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Alexandra Juhasz

Alexandra Jeanne "Alex" Juhasz is a feminist writer and theorist of media production.

Contents

EducationEdit

Juhasz received her B.A. in American Studies and English at Amherst College in 1986. Shortly after graduating she participated in a year-long artist's program sponsored by the Whitney Museum (1987–1988). Juhasz also attended New York University and earned her doctorate with distinction in Cinema Studies (1992). She was awarded the Society for Cinema Studies' First Prize in 1993 for her doctoral dissertation: "Re-Mediating AIDS: The Politics of Community Produced Video."[1]

CareerEdit

Juhasz began her career at New York University in 1990 as adjunct instructor in cinema studies. From 1991 to 1994 she worked as an assistant professor (English and women's studies) at Swarthmore College.

She then took a position at Pitzer College, where she was an assistant professor from 1995 to 2003. She has been a full professor in media history, theory, and production at Pitzer College since 2003. She has also been a professor in the Cultural Studies, Art, and English Departments at Claremont Graduate University since 2003.

Juhasz teaches media production and theory at Pitzer College. Her research interests include documentary video production, women's film, and feminist film theory. She has written a variety of articles focusing on feminist issues such as teenage sexuality, AIDS, and sex education.[2] Her work concentrates on online feminist pedagogy, learning from YouTube, and other common uses of digital media.[3] Juhasz has taught courses at multiple locations and institutions including NYU, Bryn Mawr College, Swarthmore College, Pitzer College, Claremont Graduate University, and on YouTube. Her courses incorporate activist media, documentary, media archives, and feminist media.[4] She is the co-founder, with Anne Balsamo of FemTechNet, a network of scholars and artists engaged with issues related to technology and gender.

Juhasz has produced two feature films: The Owls[5][6] and The Watermelon Woman. She has also produced over a dozen educational documentaries that focus on feminist concerns ranging from teen pregnancy to AIDS, such as Video Remains.[7]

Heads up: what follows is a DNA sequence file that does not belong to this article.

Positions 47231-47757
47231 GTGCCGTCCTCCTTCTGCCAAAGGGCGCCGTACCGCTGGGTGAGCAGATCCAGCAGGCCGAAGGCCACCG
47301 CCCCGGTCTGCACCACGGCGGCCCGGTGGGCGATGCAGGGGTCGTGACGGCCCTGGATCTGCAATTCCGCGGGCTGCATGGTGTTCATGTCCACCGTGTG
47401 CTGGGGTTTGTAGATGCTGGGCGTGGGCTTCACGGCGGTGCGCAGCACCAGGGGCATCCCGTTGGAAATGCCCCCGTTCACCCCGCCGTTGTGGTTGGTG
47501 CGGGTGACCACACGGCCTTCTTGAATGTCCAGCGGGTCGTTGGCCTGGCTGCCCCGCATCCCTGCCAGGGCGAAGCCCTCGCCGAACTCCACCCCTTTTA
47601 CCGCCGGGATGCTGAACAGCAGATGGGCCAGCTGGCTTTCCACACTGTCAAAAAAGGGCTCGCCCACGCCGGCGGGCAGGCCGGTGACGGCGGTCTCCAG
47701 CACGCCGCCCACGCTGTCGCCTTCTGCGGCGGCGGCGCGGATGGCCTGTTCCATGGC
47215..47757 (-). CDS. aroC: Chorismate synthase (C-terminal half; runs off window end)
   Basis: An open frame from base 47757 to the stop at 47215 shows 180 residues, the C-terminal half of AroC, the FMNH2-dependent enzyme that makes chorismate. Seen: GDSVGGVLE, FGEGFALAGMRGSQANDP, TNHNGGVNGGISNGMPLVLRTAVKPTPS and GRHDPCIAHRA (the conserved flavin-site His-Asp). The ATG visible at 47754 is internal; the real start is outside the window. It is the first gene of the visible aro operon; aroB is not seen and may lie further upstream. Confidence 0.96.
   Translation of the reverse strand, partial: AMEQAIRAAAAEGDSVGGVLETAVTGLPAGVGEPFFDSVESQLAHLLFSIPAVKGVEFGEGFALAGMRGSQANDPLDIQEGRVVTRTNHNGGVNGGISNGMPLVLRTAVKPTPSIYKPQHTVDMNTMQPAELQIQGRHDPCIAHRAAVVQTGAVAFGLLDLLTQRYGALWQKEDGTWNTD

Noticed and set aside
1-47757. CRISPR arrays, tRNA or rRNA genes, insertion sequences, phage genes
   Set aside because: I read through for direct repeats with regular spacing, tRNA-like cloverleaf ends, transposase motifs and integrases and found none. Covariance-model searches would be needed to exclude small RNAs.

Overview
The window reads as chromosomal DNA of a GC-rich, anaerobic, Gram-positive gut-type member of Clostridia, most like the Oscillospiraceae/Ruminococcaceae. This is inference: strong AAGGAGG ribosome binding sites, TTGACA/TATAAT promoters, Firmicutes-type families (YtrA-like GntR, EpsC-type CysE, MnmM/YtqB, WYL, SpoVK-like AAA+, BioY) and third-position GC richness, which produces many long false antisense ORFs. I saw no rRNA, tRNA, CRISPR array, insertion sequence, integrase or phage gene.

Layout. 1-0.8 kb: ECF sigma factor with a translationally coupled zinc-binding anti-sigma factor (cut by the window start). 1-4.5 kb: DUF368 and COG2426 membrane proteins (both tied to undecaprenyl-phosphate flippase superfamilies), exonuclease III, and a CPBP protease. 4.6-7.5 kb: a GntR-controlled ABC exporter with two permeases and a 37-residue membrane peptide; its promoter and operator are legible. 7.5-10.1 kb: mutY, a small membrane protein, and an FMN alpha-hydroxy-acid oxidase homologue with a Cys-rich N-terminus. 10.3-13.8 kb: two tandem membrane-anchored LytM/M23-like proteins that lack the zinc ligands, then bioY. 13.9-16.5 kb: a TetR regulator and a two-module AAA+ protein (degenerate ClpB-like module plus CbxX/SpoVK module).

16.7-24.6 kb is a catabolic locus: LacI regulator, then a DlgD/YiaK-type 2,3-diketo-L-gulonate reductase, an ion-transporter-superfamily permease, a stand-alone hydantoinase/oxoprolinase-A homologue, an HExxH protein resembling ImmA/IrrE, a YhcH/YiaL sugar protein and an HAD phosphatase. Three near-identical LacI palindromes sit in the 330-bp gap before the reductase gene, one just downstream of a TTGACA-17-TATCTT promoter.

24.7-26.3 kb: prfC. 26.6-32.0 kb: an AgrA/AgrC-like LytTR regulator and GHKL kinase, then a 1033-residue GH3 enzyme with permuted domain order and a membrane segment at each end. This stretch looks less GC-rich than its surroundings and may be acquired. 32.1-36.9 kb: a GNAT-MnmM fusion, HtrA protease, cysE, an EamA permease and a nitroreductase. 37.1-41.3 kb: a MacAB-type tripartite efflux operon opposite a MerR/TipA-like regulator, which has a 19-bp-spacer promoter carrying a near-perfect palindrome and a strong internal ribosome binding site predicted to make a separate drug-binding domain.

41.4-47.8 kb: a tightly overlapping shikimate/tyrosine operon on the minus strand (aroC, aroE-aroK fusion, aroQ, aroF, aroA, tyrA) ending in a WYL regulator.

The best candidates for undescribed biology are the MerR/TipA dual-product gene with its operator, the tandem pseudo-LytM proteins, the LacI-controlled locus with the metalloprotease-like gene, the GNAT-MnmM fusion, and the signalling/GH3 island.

In Fall 2011, Juhasz worked at the University of Southern California as Sabbatical Adjunct Professor, School of Cinematic Arts. Beginning in 2013, she accepted the directorship of the Monroe Center for Social Inquiry at Pitzer.[1]

Since Fall 2016, she is Chairperson of the Department of Film at Brooklyn College.[8]

PublicationsEdit

  • Blackwell Companion to Film Studies: Documentary and Documentary Histories. Co-edited with Alisa Lebow (Cambridge, MA: Blackwell Press, forthcoming 2014/16).[9]
  • Learning from YouTube. Cambridge, MA: The MIT Press, 2011.[2][9]
  • F is for Phony: Fake Documentary and Truth's Undoing, Edited with Jesse Lerner (University of Minnesota Press, 2006).[4]
  • Women of Vision: Histories in Feminist Media Transcripts from 20 interviews in feminist film and video history. (University of Minnesota Press, 2001).[4]
  • AIDS TV: Identity, Community, and Alternative Video. Durham, NC: Duke University Press, 1995.[9]
  • "The Contained Threat: Women in Mainstream AIDS Documentary." Journal of Sex Research, 27:1, 1990. Special issue: Feminist Perspectives on Sexuality.

ReferencesEdit

  1. ^ a b Alexandra Juhasz: Resume
  2. ^ a b Juhasz, Alexandra. "Learning from YouTube" The MIT Press
  3. ^ McPherson, Tara. "Introduction: Media Studies and the Digital Humanities." Cinema Journal, 48:2, Winter 2009.
  4. ^ a b c "Alexandra Juhasz". The Huffington Post, Oct. 16, 2013
  5. ^ Juhasz, Alexandra. "A Lesbian Collective Aesthetic: Making and Teaching The Owls" Signs, no. 2.1, 2010.
  6. ^ "The Owls (2010)". The New York Times. Retrieved November 26, 2013. 
  7. ^ Hilderbrand, Lucas. "Retroactivism." GLQ: A Journal of Lesbian and Gay Studies. 12.2 (2006): 303-317.
  8. ^ [1]
  9. ^ a b c Detailed curriculum vitae including works and publications. Media Studies, Pitzer College online